High Tea Etiquette: A Simple Guide


The Duchess of Bedford between 1788 and 1886, Anna, is credited with creating the tradition of high tea in Britain. Before tea was introduced to the country, two main meals were served: breakfast and dinner. Dinner was initially served in the afternoon, but it was later shifted to a late hour at night during the 18th century. As a result, Anna usually felt famished by four o'clock and asked servants to sneak in some tea and a few snacks into her room at Belvoir Castle. Gradually, she started inviting friends to her room to share tea, butter sandwiches and small cakes. The practice became popular among high society, and working families embraced it during the Industrial Revolution. Currently, hotels in America offer high tea between 3 and 4 pm. Although today's high tea is less formal, it is important to observe some simple etiquette when invited for this occasion.

Adding milk

Milk should be added last after pouring the tea into a cup. It is for the simple reason that you don't know how strong the tea is, so you cannot estimate the amount of milk you need. Add the milk slowly, until you acquire the desired color change. Some people like their tea a bit dark, while others prefer to take it when it turns golden brown.

Stirring the tea

When stirring the tea using a tea spoon, do not use circular sweeping motions. Instead; swish your spoon forth and back. When doing this, make sure you do not clink the spoon against the sides of the cup. Once you are done, remove the spoon from the cup and place it on the right hand side of the saucer.  You should never sip the tea using the spoon nor drink from the cup while the spoon is still inside. Do not lift the tea saucer if you are taking the tea when seated on the table. When not taking the tea, place the cup on the saucer and do not wave it in the air or hold it up. Avoid swirling the contents of the cup as you could end up staining your clothes or the table cloth.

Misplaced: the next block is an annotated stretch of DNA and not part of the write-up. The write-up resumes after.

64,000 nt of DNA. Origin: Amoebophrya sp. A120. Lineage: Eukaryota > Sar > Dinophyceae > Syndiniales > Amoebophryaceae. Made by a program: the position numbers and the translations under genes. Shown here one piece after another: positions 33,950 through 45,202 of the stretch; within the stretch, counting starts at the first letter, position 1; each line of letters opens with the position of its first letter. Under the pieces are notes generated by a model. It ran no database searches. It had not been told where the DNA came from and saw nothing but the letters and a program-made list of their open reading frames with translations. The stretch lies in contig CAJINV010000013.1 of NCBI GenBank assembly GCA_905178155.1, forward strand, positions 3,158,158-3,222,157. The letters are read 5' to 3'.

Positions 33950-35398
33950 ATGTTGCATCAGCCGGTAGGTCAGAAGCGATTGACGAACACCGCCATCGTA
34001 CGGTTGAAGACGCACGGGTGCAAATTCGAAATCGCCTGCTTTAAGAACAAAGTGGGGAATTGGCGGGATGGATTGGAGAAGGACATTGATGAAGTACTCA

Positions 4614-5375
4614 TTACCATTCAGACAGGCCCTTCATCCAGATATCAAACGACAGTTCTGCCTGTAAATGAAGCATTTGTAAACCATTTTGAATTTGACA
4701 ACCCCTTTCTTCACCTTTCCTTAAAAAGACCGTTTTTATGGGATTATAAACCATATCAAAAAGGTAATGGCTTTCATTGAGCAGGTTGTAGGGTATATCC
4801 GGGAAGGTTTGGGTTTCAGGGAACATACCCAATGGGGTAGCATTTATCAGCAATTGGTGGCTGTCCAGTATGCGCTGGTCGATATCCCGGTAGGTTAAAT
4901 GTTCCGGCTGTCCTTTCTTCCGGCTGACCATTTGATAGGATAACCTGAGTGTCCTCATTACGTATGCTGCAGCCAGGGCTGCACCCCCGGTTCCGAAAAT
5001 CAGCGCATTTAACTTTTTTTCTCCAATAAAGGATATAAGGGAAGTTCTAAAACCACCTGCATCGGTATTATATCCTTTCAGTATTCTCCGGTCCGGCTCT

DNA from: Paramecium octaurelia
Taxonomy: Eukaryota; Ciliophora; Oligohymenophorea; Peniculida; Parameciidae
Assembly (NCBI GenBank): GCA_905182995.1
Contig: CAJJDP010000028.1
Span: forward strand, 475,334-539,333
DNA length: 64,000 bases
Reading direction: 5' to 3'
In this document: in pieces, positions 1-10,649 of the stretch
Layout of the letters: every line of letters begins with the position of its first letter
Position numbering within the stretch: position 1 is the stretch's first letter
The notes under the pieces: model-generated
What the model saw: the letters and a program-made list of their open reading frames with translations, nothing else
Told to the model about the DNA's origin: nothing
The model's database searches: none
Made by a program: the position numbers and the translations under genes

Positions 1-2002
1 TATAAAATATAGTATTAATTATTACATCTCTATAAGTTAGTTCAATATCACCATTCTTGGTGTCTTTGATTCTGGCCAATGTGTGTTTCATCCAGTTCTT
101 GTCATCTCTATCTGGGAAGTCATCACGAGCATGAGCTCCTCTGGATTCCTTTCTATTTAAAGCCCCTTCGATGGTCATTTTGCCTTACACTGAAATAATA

Scones traditionally accompany high tea in most settings. Break the scone into two using your hands as opposed to splitting it using a knife. Scoop a small amount of jam, clotted cream and curds onto your plate. Apply a generous amount of the three aforementioned spreads on each half of the scone using a knife. Eat each half separately, as opposed to sandwiching them back together. Take small bites of the scone as attending high tea is usually considered a social event and a full mouth will prevent you from taking part in conversations.


Settings offering high tea will usually have napkins folded in different shapes, such as circles or triangles. At times, the napkin will be placed on or beside the tea plate. If high tea is offered in a buffet style, the napkins are usually placed next to the silverware. Wherever it is placed, pick up your napkin, unfold it and place it on your lap to protect your clothes from stains in case of a spillage. If you need to take a break before finishing the tea, place the napkin on your chair and not the table. After finishing your tea, pick up the napkin and loosely fold it before placing it on the left side of your plate.

Now that you know a few things about high tea etiquette, head over to a company like Clumzy Clover Teas & Treasures to practice!


11 January 2016

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